It would be virtually impossible to stop all forms of emotional eating. But that’s okay—we’ve established that not all eating is bad, such as for comfort and pleasure, which are completely normal. This type of emotional eating doesn’t need to be stopped, especially if it’s one of many tools we use to cope with stress.
However, when food becomes our only way to cope with uncomfortable feelings or if we’re using it to “numb out,” it could indicate that a person needs to develop other coping tools, says Martens. This is because if we’re constantly at the sedation or punishment-eating end of the emotional eating continuum, it could lead to a loss of self-esteem, self-hatred, and detachment from life.
Martens recommends identifying your emotions and emotional triggers and exploring if you can do anything to prevent or diminish how activating they are. She also suggests practicing other coping skills when possible.
Some other coping tools to help manage difficult emotions include meditation, mindfulness practices, listening to music, talking with a friend, reading a good book, or walking. Regardless of what type of coping tool you choose, it’s important to have several coping strategies you can turn to in difficult times.
Another way to reduce using emotional eating to numb your emotions is to pause when you realize that you’re emotionally eating, says Martens. “When you become aware of emotional eating…try to process your feelings for a few minutes without committing to stopping the emotional eating coping skill,” she explains. If sitting with your feelings feels too overwhelming, it’s best to work through this process with a trained mental health professional.
Once you’ve tried to process your feelings, reassess whether you still need to engage in emotional eating. If you do feel like you need to eat emotionally, try to do so mindfully. This will increase the enjoyment you get from eating and the likelihood that it will make you feel better. The key is that emotional eating can be a conscious choice rather than a knee-jerk reaction to stress. It can be a healthy part of your coping toolbox if you’re actively choosing to allow food to make you feel better.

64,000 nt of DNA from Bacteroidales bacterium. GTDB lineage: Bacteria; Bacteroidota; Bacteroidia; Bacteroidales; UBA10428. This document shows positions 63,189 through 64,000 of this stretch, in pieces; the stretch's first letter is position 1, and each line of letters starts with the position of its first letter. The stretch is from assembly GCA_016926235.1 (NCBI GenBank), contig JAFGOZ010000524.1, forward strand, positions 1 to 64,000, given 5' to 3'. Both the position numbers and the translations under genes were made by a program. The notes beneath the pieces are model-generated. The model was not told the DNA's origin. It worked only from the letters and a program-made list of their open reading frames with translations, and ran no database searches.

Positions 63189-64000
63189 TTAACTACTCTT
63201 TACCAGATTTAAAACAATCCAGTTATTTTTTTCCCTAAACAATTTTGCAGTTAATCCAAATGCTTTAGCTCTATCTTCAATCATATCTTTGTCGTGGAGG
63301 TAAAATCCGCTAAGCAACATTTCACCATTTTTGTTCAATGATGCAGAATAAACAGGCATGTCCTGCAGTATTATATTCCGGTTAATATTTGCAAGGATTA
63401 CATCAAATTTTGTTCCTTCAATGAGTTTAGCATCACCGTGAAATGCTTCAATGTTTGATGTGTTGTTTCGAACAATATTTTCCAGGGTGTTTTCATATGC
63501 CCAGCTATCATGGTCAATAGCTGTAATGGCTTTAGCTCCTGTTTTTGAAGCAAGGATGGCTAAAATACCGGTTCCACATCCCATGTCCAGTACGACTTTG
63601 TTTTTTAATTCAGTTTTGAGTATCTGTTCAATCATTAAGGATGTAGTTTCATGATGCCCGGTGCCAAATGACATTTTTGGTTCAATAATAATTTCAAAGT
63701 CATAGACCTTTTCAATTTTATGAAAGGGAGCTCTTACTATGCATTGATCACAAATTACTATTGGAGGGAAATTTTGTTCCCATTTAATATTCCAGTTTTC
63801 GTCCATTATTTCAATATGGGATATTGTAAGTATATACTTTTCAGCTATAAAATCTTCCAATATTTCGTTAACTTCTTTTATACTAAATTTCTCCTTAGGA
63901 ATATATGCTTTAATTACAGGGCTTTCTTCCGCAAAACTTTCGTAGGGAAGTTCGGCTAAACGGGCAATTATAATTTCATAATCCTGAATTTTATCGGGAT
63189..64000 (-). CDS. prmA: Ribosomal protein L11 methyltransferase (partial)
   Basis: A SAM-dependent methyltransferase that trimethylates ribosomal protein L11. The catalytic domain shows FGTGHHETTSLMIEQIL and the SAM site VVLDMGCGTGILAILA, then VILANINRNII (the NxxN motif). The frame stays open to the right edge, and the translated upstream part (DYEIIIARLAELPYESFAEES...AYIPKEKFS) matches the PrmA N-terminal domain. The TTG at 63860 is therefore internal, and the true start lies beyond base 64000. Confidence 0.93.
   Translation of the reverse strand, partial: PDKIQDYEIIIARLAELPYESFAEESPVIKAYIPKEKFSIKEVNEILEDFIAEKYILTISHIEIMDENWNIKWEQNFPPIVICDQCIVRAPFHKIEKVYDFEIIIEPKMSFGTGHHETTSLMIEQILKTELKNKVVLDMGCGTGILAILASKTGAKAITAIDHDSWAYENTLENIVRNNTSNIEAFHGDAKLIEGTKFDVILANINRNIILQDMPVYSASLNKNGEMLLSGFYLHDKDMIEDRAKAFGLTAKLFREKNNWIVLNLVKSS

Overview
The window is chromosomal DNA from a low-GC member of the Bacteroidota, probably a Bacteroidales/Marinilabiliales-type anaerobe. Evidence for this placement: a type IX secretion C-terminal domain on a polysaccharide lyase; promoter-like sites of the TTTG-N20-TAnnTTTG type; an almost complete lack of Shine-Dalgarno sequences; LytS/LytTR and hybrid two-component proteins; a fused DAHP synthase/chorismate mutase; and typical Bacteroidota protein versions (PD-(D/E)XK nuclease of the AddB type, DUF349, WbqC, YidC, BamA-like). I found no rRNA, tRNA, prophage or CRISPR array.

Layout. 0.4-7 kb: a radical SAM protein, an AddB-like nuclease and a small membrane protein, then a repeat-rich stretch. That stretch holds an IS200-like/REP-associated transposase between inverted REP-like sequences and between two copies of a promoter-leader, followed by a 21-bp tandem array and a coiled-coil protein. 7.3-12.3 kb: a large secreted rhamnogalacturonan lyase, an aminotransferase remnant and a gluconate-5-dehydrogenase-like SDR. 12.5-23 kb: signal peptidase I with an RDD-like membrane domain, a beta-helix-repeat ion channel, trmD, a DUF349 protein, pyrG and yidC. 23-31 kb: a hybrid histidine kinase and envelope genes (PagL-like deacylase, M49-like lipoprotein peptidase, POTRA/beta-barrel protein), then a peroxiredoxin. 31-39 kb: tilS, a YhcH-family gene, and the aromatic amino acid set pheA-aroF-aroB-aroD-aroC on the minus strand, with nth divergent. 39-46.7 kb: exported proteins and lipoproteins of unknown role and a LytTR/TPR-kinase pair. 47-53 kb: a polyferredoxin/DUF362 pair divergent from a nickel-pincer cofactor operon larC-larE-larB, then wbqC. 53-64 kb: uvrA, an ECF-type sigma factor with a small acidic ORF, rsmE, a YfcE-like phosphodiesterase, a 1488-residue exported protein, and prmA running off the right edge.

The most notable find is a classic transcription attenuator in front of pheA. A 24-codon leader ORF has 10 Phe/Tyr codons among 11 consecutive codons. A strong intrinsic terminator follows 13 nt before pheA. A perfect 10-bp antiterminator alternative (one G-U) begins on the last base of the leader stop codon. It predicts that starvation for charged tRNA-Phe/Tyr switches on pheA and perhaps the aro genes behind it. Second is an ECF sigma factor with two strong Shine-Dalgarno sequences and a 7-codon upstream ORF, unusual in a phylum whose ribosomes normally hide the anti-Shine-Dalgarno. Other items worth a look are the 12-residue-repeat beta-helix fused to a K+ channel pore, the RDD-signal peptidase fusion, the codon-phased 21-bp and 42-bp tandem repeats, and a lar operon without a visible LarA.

Martens also recommends cultivating your “nurturer” voice. Within the intuitive eating framework, there are inner voices that can both help and hinder our efforts to eat intuitively. “The Nurturer” is the self-compassionate voice that tells us it’s okay to mess up or feel bad. By allowing our “nurturer” voice to lead our inner dialogue, we can become more accepting of emotional eating as a neutral coping mechanism that serves a valuable purpose in certain situations.
Diet culture has given emotional eating a bad rap, but the truth is, it’s a very normal way to cope with our feelings and relate to food. Not all emotional eating is bad; it exists on a continuum, and if we’re engaging in emotional eating for comfort or pleasure, it’s not something to worry about.
If you feel like you’re using emotional eating as a crutch or to “numb out,” be gentle with yourself. Remember, emotional eating can be a valid coping tool, but it’s important that you have other coping tools available to you. By sitting with your emotions and ditching the “good” and “bad” food labels, you can neutralize the emotional eating experience, allowing it to be one of the many ways you get comfort in times of stress.